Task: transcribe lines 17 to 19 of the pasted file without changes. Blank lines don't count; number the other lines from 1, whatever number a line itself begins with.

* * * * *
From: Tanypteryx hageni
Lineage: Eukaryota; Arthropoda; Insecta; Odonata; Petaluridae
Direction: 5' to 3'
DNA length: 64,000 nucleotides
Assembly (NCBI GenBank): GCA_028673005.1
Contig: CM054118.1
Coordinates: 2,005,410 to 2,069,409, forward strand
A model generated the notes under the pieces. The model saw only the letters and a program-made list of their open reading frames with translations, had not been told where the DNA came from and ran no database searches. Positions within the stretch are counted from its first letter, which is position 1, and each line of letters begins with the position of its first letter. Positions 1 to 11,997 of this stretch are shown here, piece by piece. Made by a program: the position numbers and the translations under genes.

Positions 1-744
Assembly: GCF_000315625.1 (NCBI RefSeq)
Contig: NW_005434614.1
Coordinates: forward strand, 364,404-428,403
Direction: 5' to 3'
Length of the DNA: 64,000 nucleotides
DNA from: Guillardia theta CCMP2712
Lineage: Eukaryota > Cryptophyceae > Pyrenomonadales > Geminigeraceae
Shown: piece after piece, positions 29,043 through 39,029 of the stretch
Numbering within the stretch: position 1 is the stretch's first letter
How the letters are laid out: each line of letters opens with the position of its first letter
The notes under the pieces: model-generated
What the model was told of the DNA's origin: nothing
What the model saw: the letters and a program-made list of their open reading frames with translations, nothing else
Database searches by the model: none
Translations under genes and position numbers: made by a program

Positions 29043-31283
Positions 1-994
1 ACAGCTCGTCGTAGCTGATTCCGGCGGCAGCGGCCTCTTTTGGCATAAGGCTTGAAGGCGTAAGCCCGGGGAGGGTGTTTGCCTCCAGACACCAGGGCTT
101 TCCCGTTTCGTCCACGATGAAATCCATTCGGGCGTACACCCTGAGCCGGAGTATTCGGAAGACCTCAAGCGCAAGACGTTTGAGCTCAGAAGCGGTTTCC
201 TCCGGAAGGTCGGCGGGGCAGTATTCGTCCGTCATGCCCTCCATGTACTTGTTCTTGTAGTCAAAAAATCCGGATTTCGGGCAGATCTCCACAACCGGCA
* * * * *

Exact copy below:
Shown: piece after piece, positions 29,043 through 39,029 of the stretch
Numbering within the stretch: position 1 is the stretch's first letter
How the letters are laid out: each line of letters opens with the position of its first letter